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Spinal fluid or cerebrospinal fluid (CSF) bathes the central nervous system (brain and spinal cord). It is normally water clear with scant cellular content. Normal cells found in the CSF include small numbers of white blood cells (WBC) and occasional macrophages and ependymal lining cells.
Since spinal fluid is obtained by a spinal tap (insertion of a hypodermic needle through the skin into the spinal canal), there will always be a few red blood cells (RBC) introduced into the fluid due to the trauma of the needle stick. So the presence of small numbers of RBC in spinal fluid is normal and of no significance.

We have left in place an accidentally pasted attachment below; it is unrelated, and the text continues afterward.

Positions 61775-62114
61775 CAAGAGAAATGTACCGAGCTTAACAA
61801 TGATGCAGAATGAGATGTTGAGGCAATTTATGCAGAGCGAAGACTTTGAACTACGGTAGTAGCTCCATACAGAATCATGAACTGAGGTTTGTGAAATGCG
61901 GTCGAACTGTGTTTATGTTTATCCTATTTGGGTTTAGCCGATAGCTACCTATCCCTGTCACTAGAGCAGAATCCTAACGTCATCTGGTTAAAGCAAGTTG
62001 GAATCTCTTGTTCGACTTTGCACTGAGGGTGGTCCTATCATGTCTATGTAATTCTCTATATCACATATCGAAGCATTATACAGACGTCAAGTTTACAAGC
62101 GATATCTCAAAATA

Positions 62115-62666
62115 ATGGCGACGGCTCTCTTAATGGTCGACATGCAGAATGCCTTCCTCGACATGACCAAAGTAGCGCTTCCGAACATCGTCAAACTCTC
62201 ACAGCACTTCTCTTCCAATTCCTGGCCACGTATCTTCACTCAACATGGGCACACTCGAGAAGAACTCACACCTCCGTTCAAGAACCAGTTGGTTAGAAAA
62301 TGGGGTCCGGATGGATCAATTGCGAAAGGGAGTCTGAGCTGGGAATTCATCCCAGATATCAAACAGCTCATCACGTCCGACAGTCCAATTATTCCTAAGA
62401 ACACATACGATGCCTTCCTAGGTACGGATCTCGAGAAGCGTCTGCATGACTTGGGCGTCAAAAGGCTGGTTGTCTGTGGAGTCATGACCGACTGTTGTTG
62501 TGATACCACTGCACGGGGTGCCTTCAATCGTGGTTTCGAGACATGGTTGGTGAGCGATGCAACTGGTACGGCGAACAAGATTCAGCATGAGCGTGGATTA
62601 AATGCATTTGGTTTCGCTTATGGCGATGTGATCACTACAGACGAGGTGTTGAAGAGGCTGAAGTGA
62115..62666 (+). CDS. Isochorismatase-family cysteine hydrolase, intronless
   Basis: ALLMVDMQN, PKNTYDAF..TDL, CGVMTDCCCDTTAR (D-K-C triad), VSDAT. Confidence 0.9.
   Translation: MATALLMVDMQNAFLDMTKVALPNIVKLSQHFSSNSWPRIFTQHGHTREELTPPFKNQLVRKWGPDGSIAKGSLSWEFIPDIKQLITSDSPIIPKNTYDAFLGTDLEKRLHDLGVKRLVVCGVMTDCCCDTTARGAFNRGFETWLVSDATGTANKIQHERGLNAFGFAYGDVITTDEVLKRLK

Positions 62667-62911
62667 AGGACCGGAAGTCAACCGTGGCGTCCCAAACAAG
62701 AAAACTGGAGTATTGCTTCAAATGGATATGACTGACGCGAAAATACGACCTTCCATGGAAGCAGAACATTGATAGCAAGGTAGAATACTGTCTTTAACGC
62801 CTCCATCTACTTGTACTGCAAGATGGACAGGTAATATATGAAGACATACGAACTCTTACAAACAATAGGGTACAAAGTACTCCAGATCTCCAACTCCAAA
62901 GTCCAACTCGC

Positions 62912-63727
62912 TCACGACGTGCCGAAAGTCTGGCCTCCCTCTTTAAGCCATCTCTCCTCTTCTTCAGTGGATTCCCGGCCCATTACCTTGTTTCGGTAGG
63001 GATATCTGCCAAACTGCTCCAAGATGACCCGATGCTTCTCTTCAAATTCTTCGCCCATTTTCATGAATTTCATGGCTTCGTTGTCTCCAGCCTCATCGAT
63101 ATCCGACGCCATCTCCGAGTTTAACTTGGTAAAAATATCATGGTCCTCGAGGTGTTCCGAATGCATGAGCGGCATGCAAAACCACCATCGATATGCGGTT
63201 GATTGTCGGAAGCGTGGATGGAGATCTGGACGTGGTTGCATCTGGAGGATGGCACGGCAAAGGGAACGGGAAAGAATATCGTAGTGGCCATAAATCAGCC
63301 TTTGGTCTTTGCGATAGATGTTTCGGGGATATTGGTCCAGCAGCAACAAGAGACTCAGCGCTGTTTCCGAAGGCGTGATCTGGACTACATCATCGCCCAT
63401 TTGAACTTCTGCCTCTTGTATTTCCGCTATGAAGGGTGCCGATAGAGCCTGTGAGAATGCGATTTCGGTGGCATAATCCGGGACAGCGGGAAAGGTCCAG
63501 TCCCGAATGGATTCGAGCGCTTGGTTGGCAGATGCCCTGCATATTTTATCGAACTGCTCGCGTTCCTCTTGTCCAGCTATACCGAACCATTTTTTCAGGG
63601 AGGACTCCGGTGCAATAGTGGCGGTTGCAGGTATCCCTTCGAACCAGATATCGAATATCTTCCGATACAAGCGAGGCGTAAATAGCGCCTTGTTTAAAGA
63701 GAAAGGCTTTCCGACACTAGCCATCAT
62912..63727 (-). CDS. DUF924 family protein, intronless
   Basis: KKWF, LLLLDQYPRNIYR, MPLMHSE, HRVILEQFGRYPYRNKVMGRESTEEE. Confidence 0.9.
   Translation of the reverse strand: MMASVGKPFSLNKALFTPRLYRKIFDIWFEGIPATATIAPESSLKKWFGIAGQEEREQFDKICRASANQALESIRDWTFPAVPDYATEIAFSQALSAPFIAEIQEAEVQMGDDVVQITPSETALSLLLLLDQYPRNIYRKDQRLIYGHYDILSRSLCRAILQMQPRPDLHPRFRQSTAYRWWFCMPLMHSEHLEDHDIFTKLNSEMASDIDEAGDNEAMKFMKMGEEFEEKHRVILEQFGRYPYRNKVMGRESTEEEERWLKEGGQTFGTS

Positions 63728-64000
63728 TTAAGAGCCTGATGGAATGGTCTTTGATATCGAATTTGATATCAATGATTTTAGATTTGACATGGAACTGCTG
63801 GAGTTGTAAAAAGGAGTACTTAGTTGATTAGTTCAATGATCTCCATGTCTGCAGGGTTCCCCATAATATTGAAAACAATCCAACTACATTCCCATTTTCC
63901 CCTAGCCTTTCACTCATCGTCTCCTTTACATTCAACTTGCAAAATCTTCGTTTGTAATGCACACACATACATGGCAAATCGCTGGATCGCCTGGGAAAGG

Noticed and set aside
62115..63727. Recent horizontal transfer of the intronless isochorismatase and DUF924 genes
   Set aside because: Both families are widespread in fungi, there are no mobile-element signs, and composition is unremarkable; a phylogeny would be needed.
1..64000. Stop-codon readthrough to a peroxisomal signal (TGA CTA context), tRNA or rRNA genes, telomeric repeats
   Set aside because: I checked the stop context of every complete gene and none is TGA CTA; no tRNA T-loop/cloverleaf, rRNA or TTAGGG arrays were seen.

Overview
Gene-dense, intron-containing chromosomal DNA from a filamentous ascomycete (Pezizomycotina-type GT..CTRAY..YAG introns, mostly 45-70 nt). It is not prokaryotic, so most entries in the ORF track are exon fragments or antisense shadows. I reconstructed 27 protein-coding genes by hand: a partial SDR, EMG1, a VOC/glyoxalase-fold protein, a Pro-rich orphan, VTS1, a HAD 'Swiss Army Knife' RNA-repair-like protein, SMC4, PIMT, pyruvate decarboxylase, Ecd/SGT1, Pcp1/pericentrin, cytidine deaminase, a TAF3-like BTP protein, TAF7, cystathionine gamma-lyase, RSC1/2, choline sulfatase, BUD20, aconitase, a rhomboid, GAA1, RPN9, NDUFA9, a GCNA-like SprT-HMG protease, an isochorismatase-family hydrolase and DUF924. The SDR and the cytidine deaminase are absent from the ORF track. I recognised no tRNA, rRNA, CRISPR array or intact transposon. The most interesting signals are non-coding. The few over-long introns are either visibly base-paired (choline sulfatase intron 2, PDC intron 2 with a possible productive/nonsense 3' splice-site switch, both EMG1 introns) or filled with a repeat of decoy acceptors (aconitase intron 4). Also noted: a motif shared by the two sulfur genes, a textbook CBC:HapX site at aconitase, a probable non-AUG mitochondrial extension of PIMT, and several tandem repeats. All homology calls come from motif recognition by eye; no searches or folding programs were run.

The purpose of spinal fluid analysis is to detect inflammatory conditions such as spinal meningitis or encephalitis of the brain, hemorrhage in the brain or spinal cord, autoimmune conditions such as the ascending paralysis of the Guillain-Barre Syndrome, and tumors (especially cancers).
CSF cytology is performed by spinning down the spinal fluid specimen, recovering the cells and spreading them onto a slide. The slide is stained and examined microscopically for cells.
In inflammatory conditions there are increased numbers of WBC and RBC. In brain or spinal cord hemorrhage large numbers of RBC will be present, with far fewer WBC. In cancers that involve the brain or spinal cord (either primary and arising from these structures, or metastatic from cancer arising elsewhere) there will be cancer cells that have been shed into the CSF. These abnormal cells can be picked up on the microscopic cytology examination.
In summary, small numbers of red blood cells are to be expected in CSF analysis, and are considered normal and of no medical significance.
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